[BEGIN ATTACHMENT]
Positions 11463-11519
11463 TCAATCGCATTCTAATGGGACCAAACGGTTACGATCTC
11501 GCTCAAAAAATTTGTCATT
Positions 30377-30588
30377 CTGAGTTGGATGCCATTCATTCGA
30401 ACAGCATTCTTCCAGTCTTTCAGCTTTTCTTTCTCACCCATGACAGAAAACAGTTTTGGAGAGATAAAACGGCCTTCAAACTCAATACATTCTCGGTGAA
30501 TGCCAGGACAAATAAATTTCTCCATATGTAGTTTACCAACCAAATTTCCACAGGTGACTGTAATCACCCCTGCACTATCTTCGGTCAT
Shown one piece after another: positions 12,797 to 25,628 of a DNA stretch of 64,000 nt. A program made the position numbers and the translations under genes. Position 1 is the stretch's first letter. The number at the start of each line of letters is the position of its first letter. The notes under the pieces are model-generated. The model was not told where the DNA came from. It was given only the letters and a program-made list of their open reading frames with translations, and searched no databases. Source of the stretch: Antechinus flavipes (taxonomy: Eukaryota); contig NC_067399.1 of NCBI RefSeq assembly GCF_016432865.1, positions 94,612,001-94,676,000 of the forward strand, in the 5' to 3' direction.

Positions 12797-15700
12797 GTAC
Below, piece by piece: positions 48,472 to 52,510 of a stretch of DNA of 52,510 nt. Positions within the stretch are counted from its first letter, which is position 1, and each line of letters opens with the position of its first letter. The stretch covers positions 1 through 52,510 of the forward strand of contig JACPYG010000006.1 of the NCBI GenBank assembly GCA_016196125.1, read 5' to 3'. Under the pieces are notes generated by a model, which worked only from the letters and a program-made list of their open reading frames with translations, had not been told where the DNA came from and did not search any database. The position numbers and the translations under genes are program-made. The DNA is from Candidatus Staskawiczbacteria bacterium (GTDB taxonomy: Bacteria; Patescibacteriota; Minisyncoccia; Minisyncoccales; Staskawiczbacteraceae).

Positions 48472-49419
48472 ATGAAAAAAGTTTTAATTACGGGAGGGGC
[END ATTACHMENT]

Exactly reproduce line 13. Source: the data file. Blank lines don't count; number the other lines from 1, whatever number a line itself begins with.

48472 ATGAAAAAAGTTTTAATTACGGGAGGGGC